Fracking Yorkshire: A rock solid case?

Posted On: 
20th June 2016

North Yorkshire County Council has become the first authority to give the green light to fracking since the 2011 moratorium. But is it the right move for the area – or a disaster waiting to happen? Two local MPs ​– Labour's Rachael Maskell and Conservative Kevin Hollinrake – discuss 

North Yorkshire County Council last month approved the first fracking operation in England since 2011
Credit: 
PA

Forget the fracking frenzy – what we need is a proper sustainable energy policy, says Rachael Maskell

The decision of North Yorkshire County Council to allow fracking by Third Energy in Kirby Misperton, near Malton, clearly flies in the face of significant local concerns and lacks environmental safeguards.

Third Energy’s planning application was opposed by a great number of public bodies and businesses, including Ryedale District Council, Malton and Helmsley town councils and numerous parish councils, along with the Yorkshire Wildlife Trust, and weighty concerns have been raised by important tourism industry businesses Flamingo Land and the Castle Howard Estate.

According to the chief planning officer’s report into Third Energy’s application to frack at their KM8 well site in Ryedale, the number of respondents who supported the application was 32, compared to 3,907 representations that opposed it; that is 99.2% who said ‘no’.

Furthermore, of the four villages that lie within one mile of the well site, there was not one single letter of support for Third Energy’s planning application. What is the point of public consultation, when well researched local residents and businesses are totally ignored?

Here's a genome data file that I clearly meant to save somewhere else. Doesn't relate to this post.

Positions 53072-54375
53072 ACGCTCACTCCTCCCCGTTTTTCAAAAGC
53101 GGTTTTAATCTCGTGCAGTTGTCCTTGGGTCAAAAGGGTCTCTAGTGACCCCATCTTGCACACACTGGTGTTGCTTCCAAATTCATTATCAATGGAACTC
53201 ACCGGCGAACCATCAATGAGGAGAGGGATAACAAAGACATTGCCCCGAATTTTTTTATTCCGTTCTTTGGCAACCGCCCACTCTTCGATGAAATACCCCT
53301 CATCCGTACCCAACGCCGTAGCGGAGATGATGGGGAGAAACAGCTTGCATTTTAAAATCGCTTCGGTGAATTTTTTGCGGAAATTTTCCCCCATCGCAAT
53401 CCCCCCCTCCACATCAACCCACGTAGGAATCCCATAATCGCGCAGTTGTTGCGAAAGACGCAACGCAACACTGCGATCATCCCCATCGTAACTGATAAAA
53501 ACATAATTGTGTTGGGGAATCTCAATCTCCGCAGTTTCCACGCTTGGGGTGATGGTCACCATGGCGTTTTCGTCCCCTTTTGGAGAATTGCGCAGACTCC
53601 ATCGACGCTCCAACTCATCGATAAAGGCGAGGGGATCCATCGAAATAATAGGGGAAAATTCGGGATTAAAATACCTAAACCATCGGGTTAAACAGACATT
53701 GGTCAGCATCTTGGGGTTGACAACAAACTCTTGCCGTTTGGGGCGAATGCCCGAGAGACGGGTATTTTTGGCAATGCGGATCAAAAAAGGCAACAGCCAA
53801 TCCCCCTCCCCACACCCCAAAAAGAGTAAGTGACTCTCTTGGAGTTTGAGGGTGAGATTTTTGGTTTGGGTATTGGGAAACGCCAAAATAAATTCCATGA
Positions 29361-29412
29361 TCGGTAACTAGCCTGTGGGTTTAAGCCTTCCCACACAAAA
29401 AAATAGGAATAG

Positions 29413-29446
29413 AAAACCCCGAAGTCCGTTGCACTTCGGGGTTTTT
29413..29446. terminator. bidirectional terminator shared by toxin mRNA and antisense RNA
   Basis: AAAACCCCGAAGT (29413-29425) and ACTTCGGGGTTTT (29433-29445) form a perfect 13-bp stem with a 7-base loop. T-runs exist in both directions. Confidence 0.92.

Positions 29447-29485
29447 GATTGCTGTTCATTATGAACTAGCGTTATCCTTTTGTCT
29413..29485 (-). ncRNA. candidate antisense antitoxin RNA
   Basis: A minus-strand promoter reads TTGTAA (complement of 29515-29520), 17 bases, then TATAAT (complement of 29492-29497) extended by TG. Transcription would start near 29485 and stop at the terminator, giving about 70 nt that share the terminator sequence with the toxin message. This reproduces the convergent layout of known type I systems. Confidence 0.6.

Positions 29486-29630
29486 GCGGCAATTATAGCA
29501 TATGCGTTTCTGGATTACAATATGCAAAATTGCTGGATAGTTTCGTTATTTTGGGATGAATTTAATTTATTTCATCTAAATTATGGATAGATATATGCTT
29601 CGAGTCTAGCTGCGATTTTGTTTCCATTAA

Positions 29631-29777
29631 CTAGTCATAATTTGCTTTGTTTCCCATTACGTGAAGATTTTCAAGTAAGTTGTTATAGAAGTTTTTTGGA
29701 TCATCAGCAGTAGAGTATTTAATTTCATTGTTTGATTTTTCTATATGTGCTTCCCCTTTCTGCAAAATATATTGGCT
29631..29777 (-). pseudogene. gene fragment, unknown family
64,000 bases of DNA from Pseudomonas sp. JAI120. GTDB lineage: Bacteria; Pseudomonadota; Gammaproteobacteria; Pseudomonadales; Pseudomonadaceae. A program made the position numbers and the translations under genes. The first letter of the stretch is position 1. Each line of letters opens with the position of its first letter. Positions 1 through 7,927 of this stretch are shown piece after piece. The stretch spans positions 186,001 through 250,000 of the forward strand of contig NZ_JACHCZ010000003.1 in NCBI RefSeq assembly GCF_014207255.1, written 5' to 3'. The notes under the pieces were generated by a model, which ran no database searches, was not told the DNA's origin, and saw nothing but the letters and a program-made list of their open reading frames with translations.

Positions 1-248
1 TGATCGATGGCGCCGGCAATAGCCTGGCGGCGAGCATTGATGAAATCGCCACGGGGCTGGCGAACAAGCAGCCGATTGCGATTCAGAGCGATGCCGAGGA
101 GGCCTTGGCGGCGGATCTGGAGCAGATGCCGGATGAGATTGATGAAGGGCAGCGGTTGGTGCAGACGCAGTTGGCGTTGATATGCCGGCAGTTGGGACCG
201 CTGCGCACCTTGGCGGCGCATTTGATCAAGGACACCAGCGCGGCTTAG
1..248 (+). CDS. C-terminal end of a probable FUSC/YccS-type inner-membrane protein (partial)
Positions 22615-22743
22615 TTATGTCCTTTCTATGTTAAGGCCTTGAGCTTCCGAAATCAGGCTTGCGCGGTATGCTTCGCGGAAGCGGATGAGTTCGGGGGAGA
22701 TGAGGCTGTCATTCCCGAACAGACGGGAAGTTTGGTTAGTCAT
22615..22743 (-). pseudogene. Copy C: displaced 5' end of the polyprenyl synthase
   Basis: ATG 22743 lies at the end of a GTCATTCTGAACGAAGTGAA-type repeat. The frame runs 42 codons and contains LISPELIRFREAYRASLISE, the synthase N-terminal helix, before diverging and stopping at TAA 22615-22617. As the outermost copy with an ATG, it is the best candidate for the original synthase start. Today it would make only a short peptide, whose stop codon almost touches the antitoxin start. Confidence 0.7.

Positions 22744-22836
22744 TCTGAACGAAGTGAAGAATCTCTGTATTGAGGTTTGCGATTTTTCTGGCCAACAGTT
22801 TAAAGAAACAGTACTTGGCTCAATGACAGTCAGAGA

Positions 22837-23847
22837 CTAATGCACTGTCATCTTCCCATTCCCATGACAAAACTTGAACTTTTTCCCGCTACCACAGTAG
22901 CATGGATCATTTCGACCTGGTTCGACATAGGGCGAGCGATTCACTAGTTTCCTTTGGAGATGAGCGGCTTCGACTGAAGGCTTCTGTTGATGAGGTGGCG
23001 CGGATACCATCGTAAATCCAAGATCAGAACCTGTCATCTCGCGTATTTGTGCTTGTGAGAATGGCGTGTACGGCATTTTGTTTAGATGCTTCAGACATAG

The argument for fracking in terms of job creation doesn’t stack up either. According to Cuadrilla, the company making applications in Lancashire, each of its proposed six-year projects that were recently rejected by the local authority would only have created 11 jobs; my discussions with Ineos Upstream, bidding to frack in York, said the same.

Climate change is one of the most serious and complex challenges of the 21st century and we need concerted, immediate and sustained action to reduce carbon emissions and to avert the potentially serious environmental consequences we face if we fail to take action.

I dispute the idea that fracked gas can be an effective transition fuel that leads to a low-carbon economy. Earlier this year, the cross-party House of Commons Environmental Audit Committee concluded that, “any large scale extraction of shale gas in the UK is likely to be at least 10-15 years away”.

Commencement of a new fossil fuel industry doesn’t appear to make sense in this context: any gas ‘bridge’ to genuinely low-carbon energy will be very short-term, as significant production of gas from the fracking industry isn’t expected until the mid-2020s at the earliest, if at all.

In my constituency of York Central, the local authority has given a clear signal that it does not want to receive applications for fracking. I have deep concerns that contamination of drinking water is one of the biggest risks of fracking. There are many newly licensed areas for fracking directly over drinking water protection areas, and drilling through aquifers is allowed, which means that there are many people at risk of having their drinking water polluted; I am not convinced that the government is taking this issue seriously enough.

I believe the government must bring an urgent halt to their proposals around fracking and pursue a sustainable energy policy. Unless we lead the renewable revolution, energy prices will remain high and our planet will, day by day, be destroyed.

We have to talk more about renewable energy and an economy-wide energy conservation and efficiency programme. Rather than the frenzy for fracking, the UK could bring about 21st century solutions that addresses climate change, provide greater energy security, lower bills, develop high-skilled and secure jobs and ensure a long-term boost for our economy.